UNICEF has warned that it will take over 100 years to end child marriage in West and Central Africa due to high population growth and prevalence of the practice.
According to a report released by UNICEF, four in 10 women in West and Central Africa are married before the age of 18 and one in three of these are married before the age of 15.
The UN body said six of the 10 countries with the highest prevalence of child marriage in the world – Niger, Central African Republic, Chad, Mali, Burkina Faso and Guinea – are in the region.
UNICEF said five countries in the region – Gambia, Guinea Bissau, Togo, Ghana and Rwanda – have seen the practice decline by 40 to 60 per cent over the past 25 years.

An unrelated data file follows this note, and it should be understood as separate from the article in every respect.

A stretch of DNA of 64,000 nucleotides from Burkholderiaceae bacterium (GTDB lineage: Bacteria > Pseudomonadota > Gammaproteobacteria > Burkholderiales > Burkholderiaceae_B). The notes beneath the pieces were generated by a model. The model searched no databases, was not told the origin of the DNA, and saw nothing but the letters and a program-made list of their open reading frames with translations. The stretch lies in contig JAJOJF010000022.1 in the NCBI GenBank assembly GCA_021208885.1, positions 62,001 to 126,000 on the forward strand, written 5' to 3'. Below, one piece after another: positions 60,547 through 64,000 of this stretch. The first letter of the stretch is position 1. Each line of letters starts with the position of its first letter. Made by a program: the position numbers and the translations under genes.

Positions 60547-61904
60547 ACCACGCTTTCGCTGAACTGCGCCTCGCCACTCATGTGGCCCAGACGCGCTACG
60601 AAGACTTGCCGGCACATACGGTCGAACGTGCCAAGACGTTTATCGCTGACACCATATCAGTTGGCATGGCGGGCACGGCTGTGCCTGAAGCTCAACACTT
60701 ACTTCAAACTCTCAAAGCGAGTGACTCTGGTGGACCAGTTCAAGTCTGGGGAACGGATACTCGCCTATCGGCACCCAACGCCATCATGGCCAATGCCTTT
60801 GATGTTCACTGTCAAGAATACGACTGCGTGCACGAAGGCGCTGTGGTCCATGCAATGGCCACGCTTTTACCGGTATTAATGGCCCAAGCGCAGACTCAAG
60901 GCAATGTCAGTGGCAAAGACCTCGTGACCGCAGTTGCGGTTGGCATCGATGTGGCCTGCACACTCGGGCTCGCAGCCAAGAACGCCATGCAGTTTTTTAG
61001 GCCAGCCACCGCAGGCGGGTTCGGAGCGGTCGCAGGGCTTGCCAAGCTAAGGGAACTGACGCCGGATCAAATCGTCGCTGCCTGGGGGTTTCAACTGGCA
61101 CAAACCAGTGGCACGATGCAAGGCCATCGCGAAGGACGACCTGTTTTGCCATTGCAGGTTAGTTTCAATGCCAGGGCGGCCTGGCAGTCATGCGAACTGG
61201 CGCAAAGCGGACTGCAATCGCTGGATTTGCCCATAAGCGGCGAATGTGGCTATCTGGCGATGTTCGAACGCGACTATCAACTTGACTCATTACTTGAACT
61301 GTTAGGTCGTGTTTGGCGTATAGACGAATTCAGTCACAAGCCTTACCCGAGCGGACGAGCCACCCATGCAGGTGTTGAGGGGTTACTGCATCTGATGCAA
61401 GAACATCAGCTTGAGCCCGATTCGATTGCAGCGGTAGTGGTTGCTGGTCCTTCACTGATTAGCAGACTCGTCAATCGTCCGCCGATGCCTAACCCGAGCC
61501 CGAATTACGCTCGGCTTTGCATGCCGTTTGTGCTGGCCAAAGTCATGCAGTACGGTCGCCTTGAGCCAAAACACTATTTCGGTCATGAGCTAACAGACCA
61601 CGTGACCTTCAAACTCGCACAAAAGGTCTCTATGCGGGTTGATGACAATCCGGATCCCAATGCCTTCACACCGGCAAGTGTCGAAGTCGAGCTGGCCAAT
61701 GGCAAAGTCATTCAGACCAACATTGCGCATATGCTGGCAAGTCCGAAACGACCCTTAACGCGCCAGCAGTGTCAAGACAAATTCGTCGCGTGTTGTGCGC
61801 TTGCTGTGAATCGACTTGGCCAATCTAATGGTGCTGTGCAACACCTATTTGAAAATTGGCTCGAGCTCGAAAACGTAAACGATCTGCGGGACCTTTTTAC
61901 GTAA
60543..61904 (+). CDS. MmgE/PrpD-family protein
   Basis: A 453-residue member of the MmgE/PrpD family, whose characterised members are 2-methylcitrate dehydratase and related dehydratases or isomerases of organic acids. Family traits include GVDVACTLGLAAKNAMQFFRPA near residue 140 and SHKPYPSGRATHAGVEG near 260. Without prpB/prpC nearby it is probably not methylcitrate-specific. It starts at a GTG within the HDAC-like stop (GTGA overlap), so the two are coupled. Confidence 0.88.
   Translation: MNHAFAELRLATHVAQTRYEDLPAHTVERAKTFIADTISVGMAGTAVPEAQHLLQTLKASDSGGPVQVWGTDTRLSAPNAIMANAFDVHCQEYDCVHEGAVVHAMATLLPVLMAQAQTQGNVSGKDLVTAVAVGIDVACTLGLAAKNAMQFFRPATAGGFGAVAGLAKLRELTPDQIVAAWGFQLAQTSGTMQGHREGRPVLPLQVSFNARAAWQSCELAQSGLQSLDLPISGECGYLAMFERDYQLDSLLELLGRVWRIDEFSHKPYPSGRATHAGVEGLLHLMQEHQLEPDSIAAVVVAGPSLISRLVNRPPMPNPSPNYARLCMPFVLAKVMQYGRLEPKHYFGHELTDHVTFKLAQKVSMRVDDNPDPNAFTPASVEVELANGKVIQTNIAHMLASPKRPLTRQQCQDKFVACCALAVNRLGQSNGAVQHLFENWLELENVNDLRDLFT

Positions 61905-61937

Life-altering consequences for millions of child brides will be accompanied by a crippling impact on the region’s prosperity, the report concluded.
UNICEF said even a doubling of the current rate of decline in child marriages would not be sufficient to reduce the number of girls marrying each year.
“We need to shake ourselves up,” said Fatoumata Ndiaye, UNICEF’s deputy executive director.
“We cannot continue to let so many of our girls miss out on their health, education and childhood. At current rates, our report shows, it will take over 100 years to eliminate child marriage in the region: how is this acceptable?”
The report comes as a meeting on how to end child marriage is being held between experts in the Senegalese capital Dakar on Thursday.